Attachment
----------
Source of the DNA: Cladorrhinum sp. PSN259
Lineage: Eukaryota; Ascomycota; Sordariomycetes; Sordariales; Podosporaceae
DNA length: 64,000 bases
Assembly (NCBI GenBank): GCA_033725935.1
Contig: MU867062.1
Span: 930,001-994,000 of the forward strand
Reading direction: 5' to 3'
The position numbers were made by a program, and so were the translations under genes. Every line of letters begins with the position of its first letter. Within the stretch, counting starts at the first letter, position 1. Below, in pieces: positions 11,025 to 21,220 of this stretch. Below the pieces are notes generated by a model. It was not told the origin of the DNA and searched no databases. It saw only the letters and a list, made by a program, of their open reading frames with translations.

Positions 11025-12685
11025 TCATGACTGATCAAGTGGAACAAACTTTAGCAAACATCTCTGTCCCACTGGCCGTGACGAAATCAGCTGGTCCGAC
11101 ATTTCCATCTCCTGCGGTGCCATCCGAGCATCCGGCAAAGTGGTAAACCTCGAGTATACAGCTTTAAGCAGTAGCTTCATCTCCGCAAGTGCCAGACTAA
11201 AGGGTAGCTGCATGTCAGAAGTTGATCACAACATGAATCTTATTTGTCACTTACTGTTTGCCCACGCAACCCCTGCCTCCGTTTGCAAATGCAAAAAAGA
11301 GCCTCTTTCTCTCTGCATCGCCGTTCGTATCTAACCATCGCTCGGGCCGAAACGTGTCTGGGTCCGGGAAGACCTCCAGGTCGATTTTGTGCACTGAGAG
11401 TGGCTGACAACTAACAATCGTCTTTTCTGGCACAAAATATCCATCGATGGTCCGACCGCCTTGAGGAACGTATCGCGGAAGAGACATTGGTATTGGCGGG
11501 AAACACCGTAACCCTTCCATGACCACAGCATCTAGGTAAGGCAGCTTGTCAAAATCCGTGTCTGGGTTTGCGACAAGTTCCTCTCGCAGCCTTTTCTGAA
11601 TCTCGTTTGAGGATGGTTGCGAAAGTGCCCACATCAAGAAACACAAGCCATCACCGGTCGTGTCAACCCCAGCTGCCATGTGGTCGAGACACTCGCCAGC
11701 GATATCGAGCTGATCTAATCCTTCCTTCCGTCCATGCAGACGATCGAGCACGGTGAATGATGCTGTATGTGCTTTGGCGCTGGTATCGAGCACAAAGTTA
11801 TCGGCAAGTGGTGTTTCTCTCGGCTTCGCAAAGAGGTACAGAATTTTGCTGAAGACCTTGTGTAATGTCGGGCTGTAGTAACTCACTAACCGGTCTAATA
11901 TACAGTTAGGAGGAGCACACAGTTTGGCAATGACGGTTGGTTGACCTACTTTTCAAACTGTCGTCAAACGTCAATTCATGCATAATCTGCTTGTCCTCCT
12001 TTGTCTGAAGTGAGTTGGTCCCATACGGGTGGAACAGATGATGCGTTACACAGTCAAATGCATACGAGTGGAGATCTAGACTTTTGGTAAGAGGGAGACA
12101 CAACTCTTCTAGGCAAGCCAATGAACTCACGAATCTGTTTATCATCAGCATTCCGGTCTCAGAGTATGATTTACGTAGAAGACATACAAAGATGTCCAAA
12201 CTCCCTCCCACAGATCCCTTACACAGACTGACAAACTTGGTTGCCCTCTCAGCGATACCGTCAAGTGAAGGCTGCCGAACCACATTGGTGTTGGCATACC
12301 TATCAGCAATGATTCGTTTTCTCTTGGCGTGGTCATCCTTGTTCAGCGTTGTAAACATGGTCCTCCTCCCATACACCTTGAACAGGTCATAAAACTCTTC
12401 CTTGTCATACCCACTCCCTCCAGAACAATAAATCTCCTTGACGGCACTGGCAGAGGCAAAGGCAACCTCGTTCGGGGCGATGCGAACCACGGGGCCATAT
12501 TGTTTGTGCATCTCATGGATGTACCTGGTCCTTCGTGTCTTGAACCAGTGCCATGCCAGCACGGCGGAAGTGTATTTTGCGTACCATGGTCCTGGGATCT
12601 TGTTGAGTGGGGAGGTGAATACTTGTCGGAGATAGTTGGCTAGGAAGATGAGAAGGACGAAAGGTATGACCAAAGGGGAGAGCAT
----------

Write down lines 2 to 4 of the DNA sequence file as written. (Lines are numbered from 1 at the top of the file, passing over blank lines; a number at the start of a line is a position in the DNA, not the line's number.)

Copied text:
Lineage: Eukaryota; Ascomycota; Sordariomycetes; Sordariales; Podosporaceae
DNA length: 64,000 bases
Assembly (NCBI GenBank): GCA_033725935.1